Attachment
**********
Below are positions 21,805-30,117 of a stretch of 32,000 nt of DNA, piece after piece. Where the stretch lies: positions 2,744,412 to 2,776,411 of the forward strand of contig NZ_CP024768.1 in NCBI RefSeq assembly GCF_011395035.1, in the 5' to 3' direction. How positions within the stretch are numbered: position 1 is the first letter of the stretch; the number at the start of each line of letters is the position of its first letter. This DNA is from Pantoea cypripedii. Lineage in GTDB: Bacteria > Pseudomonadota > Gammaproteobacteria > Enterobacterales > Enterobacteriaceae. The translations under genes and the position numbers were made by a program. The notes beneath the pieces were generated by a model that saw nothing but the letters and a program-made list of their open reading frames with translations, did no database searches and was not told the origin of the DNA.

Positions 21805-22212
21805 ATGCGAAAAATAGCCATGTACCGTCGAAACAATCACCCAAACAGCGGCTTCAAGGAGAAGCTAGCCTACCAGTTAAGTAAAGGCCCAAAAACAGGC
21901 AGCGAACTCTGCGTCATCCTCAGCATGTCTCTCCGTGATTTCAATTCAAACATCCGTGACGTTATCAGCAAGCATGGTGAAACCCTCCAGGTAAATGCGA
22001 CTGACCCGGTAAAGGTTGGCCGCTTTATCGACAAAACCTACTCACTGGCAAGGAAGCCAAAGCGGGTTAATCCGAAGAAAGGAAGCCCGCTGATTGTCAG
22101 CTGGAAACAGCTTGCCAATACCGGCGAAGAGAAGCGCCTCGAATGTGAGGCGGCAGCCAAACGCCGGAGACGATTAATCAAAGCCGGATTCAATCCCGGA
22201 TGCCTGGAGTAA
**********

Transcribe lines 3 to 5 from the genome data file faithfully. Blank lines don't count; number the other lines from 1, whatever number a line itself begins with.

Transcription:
21805 ATGCGAAAAATAGCCATGTACCGTCGAAACAATCACCCAAACAGCGGCTTCAAGGAGAAGCTAGCCTACCAGTTAAGTAAAGGCCCAAAAACAGGC
21901 AGCGAACTCTGCGTCATCCTCAGCATGTCTCTCCGTGATTTCAATTCAAACATCCGTGACGTTATCAGCAAGCATGGTGAAACCCTCCAGGTAAATGCGA
22001 CTGACCCGGTAAAGGTTGGCCGCTTTATCGACAAAACCTACTCACTGGCAAGGAAGCCAAAGCGGGTTAATCCGAAGAAAGGAAGCCCGCTGATTGTCAG